PsyD Faculty to Present at NCSPP Annual Meeting

Dr. Kathi Borden will chair a symposium entitled “Challenges to teaching advocacy in a complex political climate” at the  National  Council of Schools and Programs of Professional Psychology (NCSPP) Midwinter Meeting, (Re)claiming our Identity: Rediscovering our Social Relevance as NCSPP and Psychologists, to be held in Long Beach, California. After an overview of the advocacy process, the presenters will cover challenges that arise for academic faculty and students when teaching and conducting advocacy activities; the science of persuasion; and ways to  help diverse students develop interest and skill in the advocacy process. Because legislative advocacy is a large portion of the advocacy activities of psychologists, these challenges are particularly salient in a divisive, charged, and emotional political climate. Papers within the symposium include:

  • Walking the Tightrope: Teaching Advocacy in a Politically Diverse Nonprofit Setting, Kathi A. Borden, PhD, Antioch University, New England and Alexandra M. Ginsburg, APA Education Government Relations Office
  • Hard wired towards conservatism vs. liberalism: Is persuasion possible? Gilberrt Newman, PhD, The Wright Institute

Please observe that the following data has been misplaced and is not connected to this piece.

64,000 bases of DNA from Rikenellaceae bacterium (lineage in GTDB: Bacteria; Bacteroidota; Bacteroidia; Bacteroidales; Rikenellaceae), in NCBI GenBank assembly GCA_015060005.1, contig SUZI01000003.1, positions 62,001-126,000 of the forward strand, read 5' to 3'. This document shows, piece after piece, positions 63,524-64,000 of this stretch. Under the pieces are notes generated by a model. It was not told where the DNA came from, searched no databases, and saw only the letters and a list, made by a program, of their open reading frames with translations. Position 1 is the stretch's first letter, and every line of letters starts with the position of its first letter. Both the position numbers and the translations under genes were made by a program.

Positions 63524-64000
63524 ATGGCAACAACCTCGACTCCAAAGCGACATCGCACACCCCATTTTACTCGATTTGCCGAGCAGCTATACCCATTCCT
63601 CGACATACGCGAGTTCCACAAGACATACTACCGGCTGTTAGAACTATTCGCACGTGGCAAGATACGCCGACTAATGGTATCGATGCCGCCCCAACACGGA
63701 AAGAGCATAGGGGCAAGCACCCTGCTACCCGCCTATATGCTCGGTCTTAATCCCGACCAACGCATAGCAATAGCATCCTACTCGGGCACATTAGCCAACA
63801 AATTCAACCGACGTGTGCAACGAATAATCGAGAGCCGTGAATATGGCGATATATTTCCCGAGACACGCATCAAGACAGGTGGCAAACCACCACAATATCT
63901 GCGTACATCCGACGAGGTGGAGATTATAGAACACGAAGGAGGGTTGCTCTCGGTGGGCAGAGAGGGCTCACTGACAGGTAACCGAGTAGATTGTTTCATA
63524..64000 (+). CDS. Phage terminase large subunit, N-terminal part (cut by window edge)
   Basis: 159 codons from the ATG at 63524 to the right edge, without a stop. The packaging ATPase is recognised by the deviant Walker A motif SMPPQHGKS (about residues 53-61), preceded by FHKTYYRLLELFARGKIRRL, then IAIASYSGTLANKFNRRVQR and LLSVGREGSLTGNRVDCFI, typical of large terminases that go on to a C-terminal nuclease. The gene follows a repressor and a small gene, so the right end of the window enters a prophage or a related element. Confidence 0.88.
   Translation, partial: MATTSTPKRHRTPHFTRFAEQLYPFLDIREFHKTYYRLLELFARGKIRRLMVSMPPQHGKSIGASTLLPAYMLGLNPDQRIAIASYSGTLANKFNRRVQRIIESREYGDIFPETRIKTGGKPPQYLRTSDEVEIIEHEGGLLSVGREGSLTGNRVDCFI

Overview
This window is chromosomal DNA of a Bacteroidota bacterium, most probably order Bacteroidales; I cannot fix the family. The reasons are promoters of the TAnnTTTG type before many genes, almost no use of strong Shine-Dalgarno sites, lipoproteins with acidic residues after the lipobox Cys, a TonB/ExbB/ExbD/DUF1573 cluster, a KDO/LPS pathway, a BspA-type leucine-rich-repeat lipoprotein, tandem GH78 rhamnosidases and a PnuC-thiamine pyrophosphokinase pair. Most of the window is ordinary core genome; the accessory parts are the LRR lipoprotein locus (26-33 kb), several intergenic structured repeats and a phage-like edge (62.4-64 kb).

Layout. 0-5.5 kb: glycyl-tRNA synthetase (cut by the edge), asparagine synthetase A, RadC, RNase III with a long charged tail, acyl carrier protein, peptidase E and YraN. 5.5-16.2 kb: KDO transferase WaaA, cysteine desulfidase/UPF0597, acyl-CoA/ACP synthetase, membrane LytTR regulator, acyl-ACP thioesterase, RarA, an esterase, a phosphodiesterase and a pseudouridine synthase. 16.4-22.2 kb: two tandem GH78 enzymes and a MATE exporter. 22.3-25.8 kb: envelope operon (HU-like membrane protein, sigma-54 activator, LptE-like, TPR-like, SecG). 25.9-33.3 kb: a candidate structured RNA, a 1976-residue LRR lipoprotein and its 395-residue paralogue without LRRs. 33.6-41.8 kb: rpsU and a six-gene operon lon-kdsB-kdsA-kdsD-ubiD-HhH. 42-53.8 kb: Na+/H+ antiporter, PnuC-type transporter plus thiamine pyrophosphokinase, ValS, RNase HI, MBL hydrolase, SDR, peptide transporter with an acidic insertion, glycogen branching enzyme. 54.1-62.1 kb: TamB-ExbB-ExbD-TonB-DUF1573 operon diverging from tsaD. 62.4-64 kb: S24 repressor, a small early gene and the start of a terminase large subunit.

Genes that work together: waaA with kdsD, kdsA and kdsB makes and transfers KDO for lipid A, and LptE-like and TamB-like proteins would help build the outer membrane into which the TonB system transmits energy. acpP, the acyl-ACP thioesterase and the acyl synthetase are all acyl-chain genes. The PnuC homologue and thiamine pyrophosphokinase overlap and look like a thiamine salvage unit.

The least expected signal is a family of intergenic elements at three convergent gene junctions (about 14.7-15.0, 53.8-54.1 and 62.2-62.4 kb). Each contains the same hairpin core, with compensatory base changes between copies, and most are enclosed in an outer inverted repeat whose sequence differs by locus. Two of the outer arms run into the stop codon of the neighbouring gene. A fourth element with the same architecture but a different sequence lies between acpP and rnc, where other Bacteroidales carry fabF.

• Advocacy by Diverse Graduate Students: Mentorship to Gain Voices, Hideko Sera, PsyD, University of Redlands

Dr. Lorraine Mangione will co-present with David Cimbora, PhD, of the Rosemead School of Psychology at Biola University, on Discovering One’s Own Leadership Potential and Encouraging It in Colleagues, Faculty and Students.

Dr. Roger Peterson has been invited to be on the keynote panel, and he will speak on: NCSPP and the Practitioner-Scholar Model: Strengths, Omissions, and Shortcomings.

Antioch University

Since our founding 1852, Antioch University has remained on the forefront of social justice, inclusion, and equality – regardless of ethnicity, gender, creed, orientation, focus of study, or ability.

Antiochians actively reflect these shared values to inspire positive change in the world. Common Thread is where we document the stories that showcase our communities actions, so the change we work for can be shared widely.  

© 2020 Antioch University. All Rights Reserved.

Skip to content